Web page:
This section details TAC's attempts to overcome the information vaccuum that existed in the camps and community sites. This is our effort to relay information to displaced people about the political, legal and other developments relating to the xenophobic crisis. The newsletters were each designed with content input from civil society stakeholders as well as refugee leadership about what information is needed and wanted within their sites.
Newsletter #10 (17 October 2008)
Newsletter #9 (3 October 2008)
This newsletter recaps the DHA Rapid Status Determination process as well as carefully explaining the appeals process for both unfounded and manifestly unfounded decisions. It explains the rights of IDPs in the appeals process. It further discusses the situation in Gauteng and updates on the conditions in the camps in the Western Cape.
Newsletter #8 (19 September 2008)
This newsletter covers the reports written by civil society released at a press conference on Thursday 18 September 2008, the current role of civil society and TAC in the camps, the Rapid Status Determination planned by the Department of Home Affairs for next week, and some other general updates and information.
Newsletter #7 (8 September 2008)
This newsletter described the damage to the camps as a result of the intense weekend of storming in the Western Cape in which community halls and camps were scheduled to be consolidated. It discusses the ill-preparedness of government for not only the storms but the consolidation process in general. It also discusses the site assessments done in Gauteng (to mirror what has been done in the WC) as well as the need for increased involvement of the UNHCR in the South African situation.
Newsletter #6 (30 August 2008)
This newsletter discusses the most recent information regarding the closure of community halls and selected camps. It gives a list of questions to consider for IDPs during this "consolidation process" as well as a list of useful contact numbers. It also includes a list of contact numbers for various African country embassies in South Africa.
Newsletter #5 (18 August 2008)
This newsletter discusses the closure of the community halls and some camps at the end of August, the information that TAC has regarding options displaced people have and the reasons TAC is not satisfied wih the notice given to displaced people. The murder on 13 August of a displaced person who reintegrated is dealt with as well as TAC's announcement of a victory in its legal case for norms and standards. The newsletter also gives updates from important meetings from the previous week.
Newsletter #4 (8 August 2008)
This newsletter discusses the launching of TAC's court case against the government, what TAC knows about the different closure dates announced by Government, as well as report backs from various meetings that took place.
Newsletter #3 (1 August 2008)
The newsletter details the week of protest that was declared and spearheaded by the joint Refugee Leadership Committee. It included memorandum handovers to the Department of Home Affairs, the Department of Education, a City representative and the new Premier, Lynne Brown. The JRLC met with WC MEC for Education, Cameron Dugmore to discuss their memorandum and the hand over to Premier Brown and the City representative was accompanied by a picket. It announces the release of a comprehensive follow-up assessment report produced by TAC as well as a report from the Human Rights Commission on the five camps. Finally, it announces that TAC is running out of money for the provision of humanitarian aid after spending over 2.7 million Rands on direct aid.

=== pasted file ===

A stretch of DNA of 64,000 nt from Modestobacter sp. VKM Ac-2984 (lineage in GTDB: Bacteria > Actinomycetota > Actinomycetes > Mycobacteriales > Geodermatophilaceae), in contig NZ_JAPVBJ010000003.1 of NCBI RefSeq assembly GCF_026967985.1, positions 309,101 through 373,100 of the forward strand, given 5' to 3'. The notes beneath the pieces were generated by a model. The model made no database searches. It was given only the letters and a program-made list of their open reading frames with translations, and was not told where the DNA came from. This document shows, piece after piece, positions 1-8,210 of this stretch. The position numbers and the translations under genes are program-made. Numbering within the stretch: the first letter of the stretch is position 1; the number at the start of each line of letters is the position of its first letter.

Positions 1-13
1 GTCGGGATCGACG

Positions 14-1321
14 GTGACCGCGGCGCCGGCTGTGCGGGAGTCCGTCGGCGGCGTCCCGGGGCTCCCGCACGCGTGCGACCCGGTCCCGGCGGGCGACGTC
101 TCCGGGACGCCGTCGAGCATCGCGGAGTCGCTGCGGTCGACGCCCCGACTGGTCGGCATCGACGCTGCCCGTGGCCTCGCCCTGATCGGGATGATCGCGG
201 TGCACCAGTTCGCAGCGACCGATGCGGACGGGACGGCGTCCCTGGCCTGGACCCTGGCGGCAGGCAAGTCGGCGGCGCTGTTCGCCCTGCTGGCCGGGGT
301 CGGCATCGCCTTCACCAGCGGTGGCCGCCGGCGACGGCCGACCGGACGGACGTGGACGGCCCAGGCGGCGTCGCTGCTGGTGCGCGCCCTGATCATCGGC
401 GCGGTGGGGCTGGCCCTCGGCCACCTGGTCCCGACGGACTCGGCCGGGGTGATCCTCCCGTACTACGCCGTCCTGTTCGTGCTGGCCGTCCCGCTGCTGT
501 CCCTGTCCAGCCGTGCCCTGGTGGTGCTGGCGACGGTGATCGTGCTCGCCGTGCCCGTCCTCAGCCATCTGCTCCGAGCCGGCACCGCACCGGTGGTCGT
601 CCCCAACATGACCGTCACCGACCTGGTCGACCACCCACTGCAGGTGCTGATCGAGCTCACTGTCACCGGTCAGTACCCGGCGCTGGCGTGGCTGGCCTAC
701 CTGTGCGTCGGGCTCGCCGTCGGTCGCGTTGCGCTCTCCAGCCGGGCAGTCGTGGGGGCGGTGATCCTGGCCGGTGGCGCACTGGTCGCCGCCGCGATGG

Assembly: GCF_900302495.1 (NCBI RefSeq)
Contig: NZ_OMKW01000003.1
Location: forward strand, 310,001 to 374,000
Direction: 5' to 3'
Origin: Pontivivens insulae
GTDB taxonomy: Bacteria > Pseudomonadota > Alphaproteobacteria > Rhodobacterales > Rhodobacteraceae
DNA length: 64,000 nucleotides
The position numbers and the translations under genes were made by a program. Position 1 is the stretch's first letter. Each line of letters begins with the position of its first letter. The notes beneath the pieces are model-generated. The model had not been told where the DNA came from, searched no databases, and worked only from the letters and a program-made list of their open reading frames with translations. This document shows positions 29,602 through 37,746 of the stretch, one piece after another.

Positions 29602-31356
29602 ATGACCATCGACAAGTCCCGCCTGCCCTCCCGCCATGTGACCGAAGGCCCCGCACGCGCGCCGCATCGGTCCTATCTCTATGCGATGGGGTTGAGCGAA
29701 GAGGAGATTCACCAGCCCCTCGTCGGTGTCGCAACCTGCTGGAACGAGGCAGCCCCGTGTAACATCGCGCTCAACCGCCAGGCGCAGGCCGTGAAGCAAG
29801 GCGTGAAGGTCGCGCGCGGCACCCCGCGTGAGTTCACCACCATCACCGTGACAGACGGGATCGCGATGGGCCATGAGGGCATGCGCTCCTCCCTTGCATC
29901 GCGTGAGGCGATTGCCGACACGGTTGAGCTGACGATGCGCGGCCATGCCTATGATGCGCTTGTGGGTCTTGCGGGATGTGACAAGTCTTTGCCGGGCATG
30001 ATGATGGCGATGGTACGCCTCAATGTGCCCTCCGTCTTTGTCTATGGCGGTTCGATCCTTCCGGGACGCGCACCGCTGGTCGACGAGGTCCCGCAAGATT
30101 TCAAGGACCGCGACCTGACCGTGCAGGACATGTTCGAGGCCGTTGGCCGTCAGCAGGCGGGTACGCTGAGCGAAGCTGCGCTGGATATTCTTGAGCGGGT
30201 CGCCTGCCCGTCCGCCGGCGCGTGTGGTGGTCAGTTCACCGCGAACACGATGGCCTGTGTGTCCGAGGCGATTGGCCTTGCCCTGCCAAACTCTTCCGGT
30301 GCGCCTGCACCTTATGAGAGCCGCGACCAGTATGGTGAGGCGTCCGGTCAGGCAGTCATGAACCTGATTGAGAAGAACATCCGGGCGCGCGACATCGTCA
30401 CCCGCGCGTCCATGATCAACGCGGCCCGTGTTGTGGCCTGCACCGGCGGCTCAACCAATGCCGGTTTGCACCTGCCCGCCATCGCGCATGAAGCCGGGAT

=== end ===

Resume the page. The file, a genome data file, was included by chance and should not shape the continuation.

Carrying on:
Newsletter #2 (16 July 2008)
This second newletter covers some of the important issues that arose in the previous week. This includes a discussion of the unlawful eviction notice put up in various community halls and camps, forced evictions, the ANC's decision to dismiss Premier Rasool, conditions at the camps update, the need for education for displaced children and the civil society press conference and quotes from that press conference.
Newsletter #1 (9 July 2008)
This newletter decribed the updates in camp conditions, humanitarian aid provision, the Departments of Health (City and Province) letters which explicitly says that no displaced person can be turned away from accessing services, as well as explains what is understood about the Home Affairs temporary permits being issued. It further outline some questions which are useful to ask when a person is deciding whether or not to register for the cards. Lastly it described the legal registration process that was being done by the Legal Resources Centre and TAC volunteers.
This document was created to explain to displaced people exactly who TAC is, what their role in the xenophobia crisis is as well as the principles along which TAC operates. It was produced at a time when there was large amounts of distrust and rumors spreading among displaced people, particularly in the isolate camps, of any organization involved in the crisis. Again, TAC felt it was important to increase the information coming back to the displaced people.